Lifewatch: New vision test

Reported by Claire Hosmann - bio|email
Posted by Debra Worley - email

(WECT) - Enfant is a new vision screening test that is designed to study a child's eyesight as early as 9-months by watching TV.

Electrodes are placed on a child's head, the lights go off, and cartoons appear, but varying images of lines are constantly interrupting the cartoon.

The test analyzes how the eyes and brain perceive those lines, a passing grade is given if the test doesn't detect any difference between the two eyes.

If there is a difference found, it could ben an early indicator of amblyopia, or lazy eye, which can cause blindness if left untreated.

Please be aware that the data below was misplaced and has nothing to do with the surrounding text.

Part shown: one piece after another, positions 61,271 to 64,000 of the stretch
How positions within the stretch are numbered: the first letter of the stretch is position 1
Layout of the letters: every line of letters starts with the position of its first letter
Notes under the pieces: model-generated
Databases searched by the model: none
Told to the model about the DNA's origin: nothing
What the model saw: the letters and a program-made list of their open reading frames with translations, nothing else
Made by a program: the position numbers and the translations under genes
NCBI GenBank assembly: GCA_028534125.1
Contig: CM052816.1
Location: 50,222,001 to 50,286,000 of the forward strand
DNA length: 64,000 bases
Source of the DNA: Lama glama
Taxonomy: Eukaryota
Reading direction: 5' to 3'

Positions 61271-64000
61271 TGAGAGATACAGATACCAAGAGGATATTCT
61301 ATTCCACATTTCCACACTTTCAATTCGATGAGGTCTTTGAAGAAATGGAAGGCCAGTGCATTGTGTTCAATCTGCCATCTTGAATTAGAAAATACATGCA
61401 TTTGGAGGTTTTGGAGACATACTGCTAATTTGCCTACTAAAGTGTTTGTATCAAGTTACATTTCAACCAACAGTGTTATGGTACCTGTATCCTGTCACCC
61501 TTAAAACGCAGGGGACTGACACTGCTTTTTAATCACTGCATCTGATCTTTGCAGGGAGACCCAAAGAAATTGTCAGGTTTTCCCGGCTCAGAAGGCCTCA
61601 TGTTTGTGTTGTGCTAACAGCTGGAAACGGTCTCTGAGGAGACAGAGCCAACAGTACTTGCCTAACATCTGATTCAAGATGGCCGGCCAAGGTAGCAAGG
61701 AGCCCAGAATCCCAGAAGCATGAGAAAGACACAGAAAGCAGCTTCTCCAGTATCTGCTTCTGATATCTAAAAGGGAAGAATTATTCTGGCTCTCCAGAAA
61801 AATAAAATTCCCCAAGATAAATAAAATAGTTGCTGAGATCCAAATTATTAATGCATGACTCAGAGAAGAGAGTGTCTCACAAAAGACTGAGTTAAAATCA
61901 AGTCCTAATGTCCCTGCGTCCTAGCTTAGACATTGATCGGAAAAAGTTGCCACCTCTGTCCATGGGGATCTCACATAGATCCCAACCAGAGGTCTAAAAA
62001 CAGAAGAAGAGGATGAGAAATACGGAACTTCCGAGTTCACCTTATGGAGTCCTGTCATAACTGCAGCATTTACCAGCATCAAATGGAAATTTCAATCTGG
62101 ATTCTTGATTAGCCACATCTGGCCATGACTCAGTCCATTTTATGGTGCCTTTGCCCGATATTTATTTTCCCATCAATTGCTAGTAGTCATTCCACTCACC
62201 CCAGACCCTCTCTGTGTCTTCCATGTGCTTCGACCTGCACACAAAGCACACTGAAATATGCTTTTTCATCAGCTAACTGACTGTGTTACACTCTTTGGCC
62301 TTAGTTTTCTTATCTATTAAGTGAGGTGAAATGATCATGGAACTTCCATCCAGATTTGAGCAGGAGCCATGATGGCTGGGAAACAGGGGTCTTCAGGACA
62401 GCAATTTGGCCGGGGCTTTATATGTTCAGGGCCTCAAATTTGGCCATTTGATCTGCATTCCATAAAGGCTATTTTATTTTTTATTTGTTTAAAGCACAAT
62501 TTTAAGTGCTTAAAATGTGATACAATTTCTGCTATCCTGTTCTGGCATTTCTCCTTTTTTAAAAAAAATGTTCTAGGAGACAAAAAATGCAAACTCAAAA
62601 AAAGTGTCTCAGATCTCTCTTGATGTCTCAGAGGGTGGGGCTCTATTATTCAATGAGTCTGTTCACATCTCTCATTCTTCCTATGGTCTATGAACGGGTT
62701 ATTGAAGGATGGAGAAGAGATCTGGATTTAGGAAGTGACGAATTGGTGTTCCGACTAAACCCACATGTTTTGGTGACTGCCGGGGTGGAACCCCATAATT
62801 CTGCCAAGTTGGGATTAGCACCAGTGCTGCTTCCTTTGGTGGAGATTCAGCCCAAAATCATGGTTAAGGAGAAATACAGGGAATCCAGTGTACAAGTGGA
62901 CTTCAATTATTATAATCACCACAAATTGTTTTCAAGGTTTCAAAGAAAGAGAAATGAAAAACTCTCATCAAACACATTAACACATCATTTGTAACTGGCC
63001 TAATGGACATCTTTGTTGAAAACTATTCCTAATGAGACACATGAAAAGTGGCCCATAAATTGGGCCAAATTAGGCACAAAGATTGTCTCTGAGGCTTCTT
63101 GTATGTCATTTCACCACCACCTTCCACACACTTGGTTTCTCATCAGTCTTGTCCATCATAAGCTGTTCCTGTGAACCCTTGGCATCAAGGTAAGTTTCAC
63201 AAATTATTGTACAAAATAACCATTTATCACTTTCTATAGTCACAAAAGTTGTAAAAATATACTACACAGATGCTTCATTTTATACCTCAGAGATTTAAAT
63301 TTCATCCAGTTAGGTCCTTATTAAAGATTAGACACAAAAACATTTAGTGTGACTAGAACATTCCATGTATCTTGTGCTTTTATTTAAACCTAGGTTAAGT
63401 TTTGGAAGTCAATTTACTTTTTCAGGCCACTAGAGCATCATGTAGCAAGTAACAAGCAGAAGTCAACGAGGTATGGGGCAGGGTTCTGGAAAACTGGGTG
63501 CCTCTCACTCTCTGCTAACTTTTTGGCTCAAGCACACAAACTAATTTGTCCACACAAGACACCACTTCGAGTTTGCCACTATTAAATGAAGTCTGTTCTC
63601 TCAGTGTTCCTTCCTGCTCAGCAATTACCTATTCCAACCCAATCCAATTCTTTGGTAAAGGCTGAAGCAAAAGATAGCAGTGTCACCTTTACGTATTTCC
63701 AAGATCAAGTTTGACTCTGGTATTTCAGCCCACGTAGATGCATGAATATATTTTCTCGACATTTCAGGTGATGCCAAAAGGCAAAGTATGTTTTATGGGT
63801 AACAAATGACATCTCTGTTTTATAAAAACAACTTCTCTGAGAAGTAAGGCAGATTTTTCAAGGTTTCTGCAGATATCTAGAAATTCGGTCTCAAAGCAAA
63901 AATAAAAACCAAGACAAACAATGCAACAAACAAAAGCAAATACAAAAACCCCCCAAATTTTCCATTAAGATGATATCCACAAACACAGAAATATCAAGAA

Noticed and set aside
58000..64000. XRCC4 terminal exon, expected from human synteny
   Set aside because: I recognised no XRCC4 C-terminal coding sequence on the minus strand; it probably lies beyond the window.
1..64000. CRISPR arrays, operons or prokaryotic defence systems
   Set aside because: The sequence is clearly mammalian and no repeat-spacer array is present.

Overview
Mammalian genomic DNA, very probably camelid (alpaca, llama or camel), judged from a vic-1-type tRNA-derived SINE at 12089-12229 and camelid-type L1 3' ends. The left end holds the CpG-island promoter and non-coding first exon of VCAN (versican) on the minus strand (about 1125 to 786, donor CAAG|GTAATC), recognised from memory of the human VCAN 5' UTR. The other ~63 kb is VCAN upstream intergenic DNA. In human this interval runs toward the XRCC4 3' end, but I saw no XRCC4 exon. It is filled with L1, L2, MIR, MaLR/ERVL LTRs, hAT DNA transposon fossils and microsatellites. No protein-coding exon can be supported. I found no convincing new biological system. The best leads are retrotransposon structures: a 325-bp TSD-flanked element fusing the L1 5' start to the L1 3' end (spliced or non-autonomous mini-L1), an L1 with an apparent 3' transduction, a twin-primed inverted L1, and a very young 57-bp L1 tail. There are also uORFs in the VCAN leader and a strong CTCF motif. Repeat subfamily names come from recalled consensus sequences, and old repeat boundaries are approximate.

Dr. Scott Spies uses the machine at his pediatric practice in Matthews, North Carolina.

"These kids are treated at an earlier age than the past, they can avoid surgery and permanent loss of vision," said Spies.

The test only takes 10 minutes.  If a child fails it, they are sent to a pediatric ophthalmologist.

"It's very important in children to diagnose visual problems early," said Ophthalmologist Dr. Paul Rychwalski.

Enfant takes the squirm out of traditional eye exams, but doctors aren't dismissing the eye chart just yet.

"There are other devices that look at, for example, the alignment of the eyes or whether there's something blocking light coming into the eyes like a scar on the cornea or a cataract," said Rychwalski.

Most insurance companies will pay for the test, but for those who are not covered, out-of-pocket costs range from $125 - $250.